To complicate the single’s experience further, most dating profiles are static and lack social network updates. The site restricts information sharing to prevent identity leakage and maintain control over communication. A common question you will hear most singles ask when they first meet is, “Who do we know in common?” While real identity is standard on Facebook, LinkedIn and Google+, a majority of dating sites require anonymity, which prevents consumers from seeing mutual friends. The result: Most consumers don’t pay, and they abandon sites in frustration.
WHY HASN’T SOCIAL DISCOVERY DISRUPTED ONLINE DATING?
The social discovery market can be distilled into two primary markets: business networking and dating. While Badoo, Tagged and MeetMe position themselves as “meeting new people,” their primary use case is dating. Each has achieved reasonable success, but they have not integrated Facebook’s social graph so you can see someone’s friends. There is a lot of untapped opportunity to disrupt traditional dating if they take steps to integrate further with Facebook.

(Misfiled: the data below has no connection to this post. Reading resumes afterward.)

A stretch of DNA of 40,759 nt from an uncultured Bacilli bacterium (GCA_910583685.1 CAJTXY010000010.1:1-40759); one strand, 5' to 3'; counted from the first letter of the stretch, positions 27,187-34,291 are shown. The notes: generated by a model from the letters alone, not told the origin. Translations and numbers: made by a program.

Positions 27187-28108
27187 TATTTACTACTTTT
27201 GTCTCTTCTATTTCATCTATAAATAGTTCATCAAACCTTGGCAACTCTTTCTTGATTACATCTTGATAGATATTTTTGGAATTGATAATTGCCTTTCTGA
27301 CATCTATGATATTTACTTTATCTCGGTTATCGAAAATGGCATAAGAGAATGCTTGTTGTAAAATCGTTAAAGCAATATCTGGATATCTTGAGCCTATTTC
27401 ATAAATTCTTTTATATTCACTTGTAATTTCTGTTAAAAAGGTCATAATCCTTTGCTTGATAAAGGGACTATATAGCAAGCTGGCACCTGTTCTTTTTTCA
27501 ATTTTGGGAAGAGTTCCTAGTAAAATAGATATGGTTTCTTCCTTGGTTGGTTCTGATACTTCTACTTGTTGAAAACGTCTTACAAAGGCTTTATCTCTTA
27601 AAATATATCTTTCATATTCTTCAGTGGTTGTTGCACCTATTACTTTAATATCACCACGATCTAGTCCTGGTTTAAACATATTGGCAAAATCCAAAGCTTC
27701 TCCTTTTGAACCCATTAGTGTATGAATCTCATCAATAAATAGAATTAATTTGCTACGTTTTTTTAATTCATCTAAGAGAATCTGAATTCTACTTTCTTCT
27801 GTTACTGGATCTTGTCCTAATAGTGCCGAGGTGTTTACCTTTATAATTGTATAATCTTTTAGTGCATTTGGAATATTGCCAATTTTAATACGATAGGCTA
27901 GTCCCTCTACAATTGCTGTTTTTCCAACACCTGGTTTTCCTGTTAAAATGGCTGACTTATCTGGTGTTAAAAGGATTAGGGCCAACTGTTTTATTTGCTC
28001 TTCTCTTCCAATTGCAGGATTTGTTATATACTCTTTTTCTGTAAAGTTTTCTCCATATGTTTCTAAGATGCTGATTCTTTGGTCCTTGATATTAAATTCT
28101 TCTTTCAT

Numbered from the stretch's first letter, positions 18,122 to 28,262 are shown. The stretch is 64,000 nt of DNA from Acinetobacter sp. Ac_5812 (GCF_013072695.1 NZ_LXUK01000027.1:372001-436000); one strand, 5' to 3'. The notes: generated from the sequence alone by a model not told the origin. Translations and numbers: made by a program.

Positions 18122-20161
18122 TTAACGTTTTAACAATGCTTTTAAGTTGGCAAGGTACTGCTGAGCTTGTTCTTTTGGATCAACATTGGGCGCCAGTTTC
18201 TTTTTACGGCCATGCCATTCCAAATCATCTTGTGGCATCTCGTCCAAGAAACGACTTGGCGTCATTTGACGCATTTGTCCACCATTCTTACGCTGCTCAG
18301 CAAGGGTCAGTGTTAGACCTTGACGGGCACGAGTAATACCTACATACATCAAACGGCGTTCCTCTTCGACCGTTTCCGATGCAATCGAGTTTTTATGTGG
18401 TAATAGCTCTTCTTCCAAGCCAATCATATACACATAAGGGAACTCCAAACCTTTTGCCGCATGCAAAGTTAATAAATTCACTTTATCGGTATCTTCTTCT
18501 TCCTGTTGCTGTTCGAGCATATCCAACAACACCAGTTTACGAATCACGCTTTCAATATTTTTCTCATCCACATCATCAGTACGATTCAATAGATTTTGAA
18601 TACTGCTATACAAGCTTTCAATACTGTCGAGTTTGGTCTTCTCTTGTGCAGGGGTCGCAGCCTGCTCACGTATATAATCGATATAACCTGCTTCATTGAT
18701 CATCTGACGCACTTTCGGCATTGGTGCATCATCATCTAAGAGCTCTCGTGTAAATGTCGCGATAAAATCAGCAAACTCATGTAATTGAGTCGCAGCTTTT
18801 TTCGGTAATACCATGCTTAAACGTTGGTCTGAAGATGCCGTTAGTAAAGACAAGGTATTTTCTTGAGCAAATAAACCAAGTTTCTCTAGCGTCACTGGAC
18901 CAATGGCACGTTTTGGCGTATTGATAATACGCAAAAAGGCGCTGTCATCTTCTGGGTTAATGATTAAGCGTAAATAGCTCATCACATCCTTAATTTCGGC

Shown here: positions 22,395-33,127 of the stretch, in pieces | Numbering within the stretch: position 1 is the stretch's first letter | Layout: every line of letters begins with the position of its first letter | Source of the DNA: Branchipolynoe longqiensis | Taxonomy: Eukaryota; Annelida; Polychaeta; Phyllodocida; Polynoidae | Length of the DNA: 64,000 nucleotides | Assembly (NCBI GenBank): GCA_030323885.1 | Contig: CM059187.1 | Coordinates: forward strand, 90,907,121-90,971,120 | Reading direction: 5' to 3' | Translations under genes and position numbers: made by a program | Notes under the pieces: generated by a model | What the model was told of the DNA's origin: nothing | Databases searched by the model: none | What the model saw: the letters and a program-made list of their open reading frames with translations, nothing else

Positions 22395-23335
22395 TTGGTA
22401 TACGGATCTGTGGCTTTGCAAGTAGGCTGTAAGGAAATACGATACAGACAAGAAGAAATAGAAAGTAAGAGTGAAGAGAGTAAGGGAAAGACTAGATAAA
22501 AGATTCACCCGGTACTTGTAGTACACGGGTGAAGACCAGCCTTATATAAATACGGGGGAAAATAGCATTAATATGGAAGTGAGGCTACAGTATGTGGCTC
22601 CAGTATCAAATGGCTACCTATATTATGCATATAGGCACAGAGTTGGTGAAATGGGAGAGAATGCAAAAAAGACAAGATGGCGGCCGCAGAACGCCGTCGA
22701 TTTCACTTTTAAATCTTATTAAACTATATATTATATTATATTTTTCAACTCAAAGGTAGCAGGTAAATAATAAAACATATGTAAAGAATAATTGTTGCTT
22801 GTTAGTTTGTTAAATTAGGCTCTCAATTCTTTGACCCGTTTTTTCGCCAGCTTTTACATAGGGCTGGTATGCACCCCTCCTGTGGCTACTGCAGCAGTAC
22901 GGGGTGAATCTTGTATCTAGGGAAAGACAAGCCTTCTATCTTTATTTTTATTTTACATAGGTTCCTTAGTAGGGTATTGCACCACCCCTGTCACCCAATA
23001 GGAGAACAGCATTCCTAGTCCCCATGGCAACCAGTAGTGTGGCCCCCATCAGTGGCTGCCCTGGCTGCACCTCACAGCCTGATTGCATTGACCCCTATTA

WHY HASN’T A KILLER SOCIAL DATING APP TAKEN OFF?
I remain convinced that online dating will evolve and integrate social elements. People have always met through mutual friends and shared interests, and bringing these capabilities online will enhance the user experience. But for most startups, there is a significant cold-start problem. Few startups are funded well enough to afford the marketing required to achieve scale. To be a successful, U.S.-wide, general-purpose dating site you need about 250,000 profiles. This allows the display of meaningful search results when singles filter for age, ethnicity, religion, distance and sexual preference.